Clyde Bellecourt says U of M is "scholastically retarded" on Native American issues
The National Coalition Against Racism in Sports and Media wants the University of Minnesota to prohibit the Washington NFL team from playing on campus at TCF Bank stadium on November 2 unless the team changes its nickname.
But U officials, citing the terms of its lease with the Vikings, say they don't have the authority to do that. Their stance prompted Clyde Bellecourt, a founding member of the coalition, to call everyone at the U from President Eric Kaler on down "scholastically retarded" on Native American issues during a news conference yesterday.
This morning, we contacted Bellecourt and asked him to explain that quote, which raised the eyebrows of one of the Star Tribune's Vikings reporters.
Bellecourt stands by what he said.
"They don't know anything about Indian people, they don't know anything about our history," Bellecourt tells us. "The Washington Redskins think they're honoring us, but if they knew the history of where that name came from..."
Bellecourt says the team's name originated with the way blood would trickle down the head of a Native American who had just been scalped by a bounty hunter. That aside, he argues Minnesotans' knowledge about Native American communities and their history is woefully inadequate.
"[The U of M] has a policy not to discriminate in any way, whether it be people of color, [GLBT] or any other protected class, but they're willing to violate their own policies to accommodate the Vikings," Bellecourt says. "So we're thinking that students, particularly student organizations, should know that and demand equality, but unfortunately they grew up not knowing any of that history."
"People know nothing," Bellecourt continues. "You don't hear anything about the [Native American] uprising in the state of Minnesota, about the scalping policies initiated by one of our first governors [Alexander Ramsey] -- Indians refer to him as 'long knife.'"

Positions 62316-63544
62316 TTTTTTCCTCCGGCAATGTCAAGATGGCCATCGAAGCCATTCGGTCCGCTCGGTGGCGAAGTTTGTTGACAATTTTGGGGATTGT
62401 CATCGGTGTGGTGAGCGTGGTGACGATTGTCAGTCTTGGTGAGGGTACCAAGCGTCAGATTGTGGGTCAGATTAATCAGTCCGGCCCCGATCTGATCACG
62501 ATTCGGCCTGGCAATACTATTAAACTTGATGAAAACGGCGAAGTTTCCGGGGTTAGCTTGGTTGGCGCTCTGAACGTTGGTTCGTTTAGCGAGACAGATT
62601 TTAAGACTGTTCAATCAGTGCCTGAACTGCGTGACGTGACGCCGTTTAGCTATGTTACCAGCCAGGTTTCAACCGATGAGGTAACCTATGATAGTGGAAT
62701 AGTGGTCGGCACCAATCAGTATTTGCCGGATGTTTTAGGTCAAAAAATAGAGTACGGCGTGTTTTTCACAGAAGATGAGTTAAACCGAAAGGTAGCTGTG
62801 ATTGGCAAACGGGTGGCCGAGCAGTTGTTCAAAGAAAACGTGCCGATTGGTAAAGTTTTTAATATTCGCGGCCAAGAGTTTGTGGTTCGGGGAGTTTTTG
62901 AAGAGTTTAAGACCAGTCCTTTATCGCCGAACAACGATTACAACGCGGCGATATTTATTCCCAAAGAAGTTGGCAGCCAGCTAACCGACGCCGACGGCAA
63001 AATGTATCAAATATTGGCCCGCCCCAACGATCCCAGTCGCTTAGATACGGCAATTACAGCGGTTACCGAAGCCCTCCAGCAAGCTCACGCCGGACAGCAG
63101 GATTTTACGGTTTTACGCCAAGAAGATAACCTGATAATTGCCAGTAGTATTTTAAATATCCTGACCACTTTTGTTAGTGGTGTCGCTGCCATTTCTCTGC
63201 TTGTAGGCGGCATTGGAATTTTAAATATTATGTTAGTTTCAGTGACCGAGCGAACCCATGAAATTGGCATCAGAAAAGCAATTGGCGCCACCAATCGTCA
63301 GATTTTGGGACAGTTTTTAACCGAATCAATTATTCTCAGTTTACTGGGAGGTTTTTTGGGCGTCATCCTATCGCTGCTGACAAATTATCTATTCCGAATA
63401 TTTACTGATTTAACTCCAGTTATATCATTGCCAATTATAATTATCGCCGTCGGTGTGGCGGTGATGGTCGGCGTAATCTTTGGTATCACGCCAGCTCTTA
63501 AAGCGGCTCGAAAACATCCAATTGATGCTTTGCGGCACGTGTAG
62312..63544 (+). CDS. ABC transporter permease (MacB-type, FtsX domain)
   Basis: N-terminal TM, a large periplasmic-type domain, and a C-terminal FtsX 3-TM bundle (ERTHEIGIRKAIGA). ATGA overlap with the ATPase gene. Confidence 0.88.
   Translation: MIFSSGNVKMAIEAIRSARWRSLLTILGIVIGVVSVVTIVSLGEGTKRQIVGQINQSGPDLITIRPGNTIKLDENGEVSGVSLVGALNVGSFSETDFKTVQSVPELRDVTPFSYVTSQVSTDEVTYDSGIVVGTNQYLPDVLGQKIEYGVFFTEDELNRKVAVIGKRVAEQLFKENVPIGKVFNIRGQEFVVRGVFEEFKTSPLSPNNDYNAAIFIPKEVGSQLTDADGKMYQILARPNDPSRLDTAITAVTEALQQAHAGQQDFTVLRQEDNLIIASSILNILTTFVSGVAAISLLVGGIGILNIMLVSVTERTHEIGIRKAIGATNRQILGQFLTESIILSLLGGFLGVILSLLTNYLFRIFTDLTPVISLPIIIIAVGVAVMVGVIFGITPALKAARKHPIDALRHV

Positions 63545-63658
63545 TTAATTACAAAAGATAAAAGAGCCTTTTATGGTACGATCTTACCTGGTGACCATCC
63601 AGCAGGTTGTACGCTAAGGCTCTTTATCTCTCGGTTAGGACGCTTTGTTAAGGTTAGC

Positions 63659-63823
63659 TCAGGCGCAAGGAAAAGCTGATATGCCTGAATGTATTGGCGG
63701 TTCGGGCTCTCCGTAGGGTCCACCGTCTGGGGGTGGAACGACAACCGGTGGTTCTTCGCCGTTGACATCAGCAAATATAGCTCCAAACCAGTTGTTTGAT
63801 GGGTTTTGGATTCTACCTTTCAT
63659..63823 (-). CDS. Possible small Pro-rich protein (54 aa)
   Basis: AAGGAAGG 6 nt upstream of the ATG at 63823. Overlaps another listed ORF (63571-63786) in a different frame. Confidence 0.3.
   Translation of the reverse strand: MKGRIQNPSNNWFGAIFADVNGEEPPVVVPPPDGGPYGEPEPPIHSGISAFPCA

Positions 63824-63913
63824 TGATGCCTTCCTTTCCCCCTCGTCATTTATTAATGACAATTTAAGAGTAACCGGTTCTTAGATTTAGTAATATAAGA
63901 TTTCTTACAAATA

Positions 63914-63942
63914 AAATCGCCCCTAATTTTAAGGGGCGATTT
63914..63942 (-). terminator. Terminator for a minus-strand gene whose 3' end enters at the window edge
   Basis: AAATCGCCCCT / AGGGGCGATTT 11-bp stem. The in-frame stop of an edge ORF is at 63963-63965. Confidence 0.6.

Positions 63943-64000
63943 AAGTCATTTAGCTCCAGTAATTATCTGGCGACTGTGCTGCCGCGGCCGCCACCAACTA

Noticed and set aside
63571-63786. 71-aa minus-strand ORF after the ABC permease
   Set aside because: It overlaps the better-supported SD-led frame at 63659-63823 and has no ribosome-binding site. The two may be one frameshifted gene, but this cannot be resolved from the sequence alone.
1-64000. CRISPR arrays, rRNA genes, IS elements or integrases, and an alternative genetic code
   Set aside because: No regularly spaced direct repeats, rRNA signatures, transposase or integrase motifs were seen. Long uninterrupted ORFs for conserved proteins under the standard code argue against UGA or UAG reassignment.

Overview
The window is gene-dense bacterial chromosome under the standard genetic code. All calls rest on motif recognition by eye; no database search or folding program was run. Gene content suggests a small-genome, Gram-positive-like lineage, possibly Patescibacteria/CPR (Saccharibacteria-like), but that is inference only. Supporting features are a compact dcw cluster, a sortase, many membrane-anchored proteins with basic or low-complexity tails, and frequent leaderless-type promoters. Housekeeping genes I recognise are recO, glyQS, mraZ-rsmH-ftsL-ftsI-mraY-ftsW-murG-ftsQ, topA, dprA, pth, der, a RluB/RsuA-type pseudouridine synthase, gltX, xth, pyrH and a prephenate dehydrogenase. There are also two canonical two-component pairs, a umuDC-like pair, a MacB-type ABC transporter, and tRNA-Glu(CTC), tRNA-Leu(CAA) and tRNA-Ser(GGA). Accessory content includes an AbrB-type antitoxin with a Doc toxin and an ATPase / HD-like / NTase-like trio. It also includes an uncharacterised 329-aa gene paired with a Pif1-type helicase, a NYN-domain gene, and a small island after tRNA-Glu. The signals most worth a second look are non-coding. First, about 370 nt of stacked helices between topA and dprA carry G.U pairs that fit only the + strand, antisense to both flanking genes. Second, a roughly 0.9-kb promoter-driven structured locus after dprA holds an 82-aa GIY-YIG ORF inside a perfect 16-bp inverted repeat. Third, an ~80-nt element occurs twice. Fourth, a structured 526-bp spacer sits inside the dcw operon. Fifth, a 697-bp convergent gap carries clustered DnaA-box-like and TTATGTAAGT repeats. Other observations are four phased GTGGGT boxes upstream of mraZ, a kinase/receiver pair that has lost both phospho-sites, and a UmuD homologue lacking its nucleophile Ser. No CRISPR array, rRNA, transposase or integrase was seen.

Bellecourt makes a forceful case that society wouldn't tolerate other groups of people being denigrated the way Native Americans are with names like the Redskins and mascots like the Cleveland Indians' Chief Wahoo.
"If the New Orleans Saints had a mascot dressed up like the pope, and every time there was a touchdown, instead of doing the tomahawk chop, he sprinkled holy water on drunks and said the Lord's Prayer, the church would never allow that to happen," Bellecourt says.
Bellecourt singled out President Kaler, who on August 1 wrote a letter to Rep. Betty McCollum saying, "I agree that the current name is offensive and should be replaced."
(For more, click to page two.)
"Kaler made a statement that they shouldn't be allowed, that they weren't going to be allowed to wear uniforms with that mascot, but he's willing to bend that because [the Vikings] have a contract with him," Bellecourt says. "It's all about money."
But the university says its proverbial hands are tied.
Contacted for comment, a U of M spokesperson sent us a statement that says, "The lease of public property by a governmental entity does not carry with it the ability to generally regulate the content of expression -- even offensive expression -- by the private parties using the property. And the lease of public property does not mean that the government has endorsed that expression."
"When the University leased TCF Bank Stadium to the Vikings, the University did not get the right to exclude the Vikings because of the offensive name of its opposing team," it continues. "As much as the University agrees with the National Coalition in denouncing the name of the Washington team -- and other sports team names that promote negative and harmful stereotypes -- the University does not believe that the National Coalition has any legal basis to ask a court to enjoin the University from honoring its lease with the Vikings to play a scheduled game against the Washington team at TCF Bank Stadium.
Bellecourt says his group is considering some sort of lawsuit aimed at forcing the Redskins to change the team's name. In the meantime, he expects protests outside TCF Bank Stadium on November 2 to be far larger than the ones outside the Metrodome in November 2013 when the Redskins last came to town.
"[The game] is on a university campus and there are 60,000 students that go to school there," he says. "We've already been contacted by student organizations putting [protests] together."
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